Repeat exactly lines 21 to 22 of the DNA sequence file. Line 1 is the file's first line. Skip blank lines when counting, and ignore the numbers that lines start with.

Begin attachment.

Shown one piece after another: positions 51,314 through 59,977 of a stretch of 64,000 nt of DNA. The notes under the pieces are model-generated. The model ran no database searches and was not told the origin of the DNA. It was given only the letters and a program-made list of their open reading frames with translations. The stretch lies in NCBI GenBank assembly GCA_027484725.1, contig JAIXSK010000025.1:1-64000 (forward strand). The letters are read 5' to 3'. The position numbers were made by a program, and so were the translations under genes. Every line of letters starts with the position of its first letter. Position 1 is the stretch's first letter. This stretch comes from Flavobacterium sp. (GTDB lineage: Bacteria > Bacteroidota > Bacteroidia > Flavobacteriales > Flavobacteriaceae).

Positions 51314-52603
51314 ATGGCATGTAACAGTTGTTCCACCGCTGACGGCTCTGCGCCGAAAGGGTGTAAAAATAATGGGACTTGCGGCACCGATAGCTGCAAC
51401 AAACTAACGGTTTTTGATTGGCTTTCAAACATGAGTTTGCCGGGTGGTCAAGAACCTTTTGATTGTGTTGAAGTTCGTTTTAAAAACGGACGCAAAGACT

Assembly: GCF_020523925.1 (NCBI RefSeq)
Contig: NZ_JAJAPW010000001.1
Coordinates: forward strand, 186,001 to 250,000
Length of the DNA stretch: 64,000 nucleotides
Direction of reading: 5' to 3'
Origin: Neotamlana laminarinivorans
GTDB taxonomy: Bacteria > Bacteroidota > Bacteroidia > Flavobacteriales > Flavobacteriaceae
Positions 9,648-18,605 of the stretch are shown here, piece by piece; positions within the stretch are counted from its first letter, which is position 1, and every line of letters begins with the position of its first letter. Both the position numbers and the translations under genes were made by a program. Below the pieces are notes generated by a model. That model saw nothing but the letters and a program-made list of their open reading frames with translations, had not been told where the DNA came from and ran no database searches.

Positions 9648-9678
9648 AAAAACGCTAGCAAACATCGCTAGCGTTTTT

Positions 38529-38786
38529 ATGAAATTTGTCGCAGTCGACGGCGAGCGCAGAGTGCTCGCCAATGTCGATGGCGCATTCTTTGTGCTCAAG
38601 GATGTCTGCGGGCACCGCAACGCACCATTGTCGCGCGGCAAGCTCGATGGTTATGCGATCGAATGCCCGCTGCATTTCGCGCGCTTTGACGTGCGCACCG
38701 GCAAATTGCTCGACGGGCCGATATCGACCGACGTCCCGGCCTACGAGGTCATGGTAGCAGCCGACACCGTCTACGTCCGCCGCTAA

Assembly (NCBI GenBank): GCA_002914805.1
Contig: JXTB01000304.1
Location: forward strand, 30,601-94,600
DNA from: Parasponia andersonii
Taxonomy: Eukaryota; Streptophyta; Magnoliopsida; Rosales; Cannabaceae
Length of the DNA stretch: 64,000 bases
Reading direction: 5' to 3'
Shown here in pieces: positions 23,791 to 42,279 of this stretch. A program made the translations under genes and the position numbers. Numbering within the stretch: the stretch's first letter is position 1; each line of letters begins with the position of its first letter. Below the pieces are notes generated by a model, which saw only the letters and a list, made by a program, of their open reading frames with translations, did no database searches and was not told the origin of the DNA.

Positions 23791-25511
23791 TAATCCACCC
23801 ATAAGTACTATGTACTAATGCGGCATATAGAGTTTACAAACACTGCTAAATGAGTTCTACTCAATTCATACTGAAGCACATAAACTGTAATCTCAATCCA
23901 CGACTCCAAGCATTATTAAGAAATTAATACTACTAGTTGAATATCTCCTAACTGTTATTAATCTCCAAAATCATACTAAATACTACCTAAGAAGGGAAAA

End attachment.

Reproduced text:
Location: forward strand, 30,601-94,600
DNA from: Parasponia andersonii